Sunday, April 27, 2008

The Libor panic: Homeowners scramble to get out of Libor Based Loans

Bloomberg reported today that the soaring Libor rate is putting even more pressure on homeowners that have a Libor based adjustable rate ARMs. The Libor rate has risen so high, its forcing Libor based homeowners to refinance into a treasury based 30 year fixed that has a higher .61% rate than the Libor ARM.

The reason these homeowners are jumping into 30 year fixed mortgages before their loan resets is because many Libor based mortgages don't have a yearly 2% per year cap like treasury indexed loans. So the payment can change before the loan resets.

As a result, their payments could double before the ARM even resets because the rate on the loan fluctuates based on the Libor rate.

Here are a few nuggets from the article followed by my take:

"Property owners are abandoning adjustable-rate mortgages, or ARMs, to ward off the prospect of higher payments. About 6 million U.S. homeowners, or 59 percent of the ARM market, have Libor-indexed loans, according to data compiled by Santa Ana, California-based First American CoreLogic Inc. The 12-month U.K. benchmark Libor rate rose more than two-thirds of a percentage point in the past month, according to Bankrate Inc. in North Palm Beach, Florida.

``Any ability people might have had to convince themselves that adjustable-rate mortgages don't have risk has completely evaporated,'' said
Edward Glaeser, a professor of economics at Harvard University in Cambridge, Massachusetts, and editor of Quarterly Journal of Economics.

Almost all U.S. subprime loans and 41 percent of prime adjustable loans are linked to Libor, or the London interbank offered rate, First American CoreLogic said. Many Libor-indexed mortgages don't have the 2 percent cap on adjustments that are typical for Treasury-indexed loans, meaning homeowners could see their monthly payments double.
Sleepless Nights

``Like a lot of people I've been awake some nights worrying about what the Libor is going to do,'' said Marc Sherman, 51, of Manhattan Beach, California, who has a $440,000 adjustable loan linked to the U.K. benchmark rate that will reset next March. ``I may be switching to a fixed-rate loan.''

``If you're stepping up to a higher interest rate and, on top of that, paying loan fees, it means you are making a commitment to stay put long enough to make those costs worth it,'' Gumbinger said.

Homeowners with Libor-indexed loans who are refinancing are finding that the cost of fixed loans isn't much higher than adjustables, said Patrick Newport, an economist at Lexington, Massachusetts-based research firm Global Insight Inc.

The spread, or difference between the average U.S. fixed rate and the average adjustable rate for a 30-year mortgage, was 0.61 percent in the first quarter, the closest since the fourth quarter of 2000, data compiled by Freddie Mac show."

My Take:

What a disaster. So all of the subprime loans are based off of Libor. The foreclosure rate is already 25% on these loans and rising. So how do these homeowners react? They jump into a 30 year fixed loan at a higher rate. Can you say nightmare?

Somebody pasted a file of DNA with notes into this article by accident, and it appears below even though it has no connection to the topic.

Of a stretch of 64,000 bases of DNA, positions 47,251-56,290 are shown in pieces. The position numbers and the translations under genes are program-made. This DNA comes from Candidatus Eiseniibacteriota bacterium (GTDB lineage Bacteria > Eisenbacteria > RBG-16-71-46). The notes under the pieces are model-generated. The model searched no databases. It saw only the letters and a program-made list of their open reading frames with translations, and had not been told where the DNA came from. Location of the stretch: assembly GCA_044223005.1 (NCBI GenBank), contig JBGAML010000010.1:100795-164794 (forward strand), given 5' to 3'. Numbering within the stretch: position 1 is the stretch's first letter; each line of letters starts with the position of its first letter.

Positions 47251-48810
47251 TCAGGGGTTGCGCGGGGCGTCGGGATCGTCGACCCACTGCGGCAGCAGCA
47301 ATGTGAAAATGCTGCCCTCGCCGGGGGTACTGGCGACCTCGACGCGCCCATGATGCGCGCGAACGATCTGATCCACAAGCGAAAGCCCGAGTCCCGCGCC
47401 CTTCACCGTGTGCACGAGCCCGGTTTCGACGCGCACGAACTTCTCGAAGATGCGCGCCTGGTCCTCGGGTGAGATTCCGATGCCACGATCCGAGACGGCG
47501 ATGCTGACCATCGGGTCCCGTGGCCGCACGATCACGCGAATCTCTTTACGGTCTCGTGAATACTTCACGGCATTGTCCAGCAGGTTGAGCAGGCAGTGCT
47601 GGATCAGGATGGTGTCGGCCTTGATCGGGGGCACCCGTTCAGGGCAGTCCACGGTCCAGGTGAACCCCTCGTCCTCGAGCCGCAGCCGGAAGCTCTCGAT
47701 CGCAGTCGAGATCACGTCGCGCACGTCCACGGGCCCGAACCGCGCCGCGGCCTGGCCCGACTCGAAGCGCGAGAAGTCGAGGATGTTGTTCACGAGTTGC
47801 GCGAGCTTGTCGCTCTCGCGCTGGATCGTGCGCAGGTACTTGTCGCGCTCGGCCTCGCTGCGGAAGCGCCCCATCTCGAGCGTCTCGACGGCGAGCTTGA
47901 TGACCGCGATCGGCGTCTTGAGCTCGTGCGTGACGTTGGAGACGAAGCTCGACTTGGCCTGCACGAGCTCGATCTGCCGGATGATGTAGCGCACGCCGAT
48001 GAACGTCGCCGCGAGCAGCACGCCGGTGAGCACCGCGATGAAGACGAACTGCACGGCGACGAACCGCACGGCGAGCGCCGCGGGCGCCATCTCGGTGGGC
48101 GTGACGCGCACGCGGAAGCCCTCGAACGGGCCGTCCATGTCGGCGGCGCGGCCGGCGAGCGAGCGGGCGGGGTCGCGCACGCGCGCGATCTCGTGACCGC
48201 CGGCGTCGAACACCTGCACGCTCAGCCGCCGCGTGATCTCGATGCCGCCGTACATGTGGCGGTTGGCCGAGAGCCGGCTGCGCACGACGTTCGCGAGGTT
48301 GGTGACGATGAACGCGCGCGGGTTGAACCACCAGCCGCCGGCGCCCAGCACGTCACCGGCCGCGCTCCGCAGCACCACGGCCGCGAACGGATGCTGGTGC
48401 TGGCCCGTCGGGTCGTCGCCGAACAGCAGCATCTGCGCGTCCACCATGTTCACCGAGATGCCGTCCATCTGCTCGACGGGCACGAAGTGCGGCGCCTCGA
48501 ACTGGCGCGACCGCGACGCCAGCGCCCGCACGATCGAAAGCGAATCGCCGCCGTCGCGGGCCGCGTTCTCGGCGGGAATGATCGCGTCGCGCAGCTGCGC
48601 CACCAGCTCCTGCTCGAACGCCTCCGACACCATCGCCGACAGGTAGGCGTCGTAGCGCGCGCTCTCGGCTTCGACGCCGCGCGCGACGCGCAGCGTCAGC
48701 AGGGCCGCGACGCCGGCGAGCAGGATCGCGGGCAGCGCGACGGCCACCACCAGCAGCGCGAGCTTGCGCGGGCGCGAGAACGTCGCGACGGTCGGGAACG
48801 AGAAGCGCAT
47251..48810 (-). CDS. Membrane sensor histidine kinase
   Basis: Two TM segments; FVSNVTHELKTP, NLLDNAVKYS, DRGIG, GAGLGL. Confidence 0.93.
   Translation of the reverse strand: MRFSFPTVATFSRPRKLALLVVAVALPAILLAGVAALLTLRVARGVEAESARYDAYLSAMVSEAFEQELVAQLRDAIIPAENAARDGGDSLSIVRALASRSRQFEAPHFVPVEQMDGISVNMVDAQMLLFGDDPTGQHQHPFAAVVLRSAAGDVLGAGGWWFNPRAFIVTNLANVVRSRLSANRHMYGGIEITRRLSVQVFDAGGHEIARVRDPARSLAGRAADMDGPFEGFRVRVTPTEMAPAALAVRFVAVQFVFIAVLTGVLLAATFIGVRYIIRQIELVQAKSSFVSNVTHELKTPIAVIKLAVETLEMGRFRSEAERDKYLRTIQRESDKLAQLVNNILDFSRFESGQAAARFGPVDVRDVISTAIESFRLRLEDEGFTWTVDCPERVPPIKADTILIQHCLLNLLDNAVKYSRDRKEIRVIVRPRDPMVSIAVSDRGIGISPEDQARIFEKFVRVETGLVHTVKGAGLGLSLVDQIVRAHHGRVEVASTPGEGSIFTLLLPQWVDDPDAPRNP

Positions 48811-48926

This will send foreclosure rates even higher on these loans because the owner now has to pay more for a house that they already can't afford!!!

Bottom Line:

The Libor scandal has forced another explosion in the housing market. I think now we realize why these banks were desperate enough to lie about the lending rates between each other in order to keep the Libor rate lower. They realized it would force more foreclosures costing them billions of dollars that they can't afford to lose right now.

Libor has gone through the roof because the banks now have to tell the truth about lending rates.

The fraud involved in this housing debacle is on a scale I have never seen before. Many of the people involved in this need to be thrown in jail so this never happens again.

Its amazing what greed will do to people. Stay the heck away from buying a house until this disaster plays out.

It just keeps getting worse folks. The housing time bomb took another step towards going KABOOM.


Avl said...

Jeff, where's your eye for art & creativity? Libor based ARMs are an example of the "creativity" that Hank Paulson, Dubya, Christopher Dodd, Greenspan, Bernanke and Volker have all been on record as saying needs to be preserved. In their eyes, the only problems were sub-prime loans, predatory lenders, and fraudulent appraisals. Did I skip anything they agreed was bad?

In their eyes, the Libor connection is a non-issue. So far.
OK, I’m not even being facetious...I have yet to read where the cited above said ARMs pegged to defined metrics like Treasuries or Libor or Prime are bad.
That's why I suspect that somehow someway, this whole mess will repeat itself. I think they fear real reforms will’ throw the baby out with the bath water’.

Jeff said...


So true.

The sad part is there will eventually be some reforms of this fraud.

Then in 15 years or so when this is forgotten, the regulations will be modified and we will do the same thing all over again.

Anonymous said...

Your blog keeps getting better and better! Your older articles are not as good as newer ones you have a lot more creativity and originality now keep it up!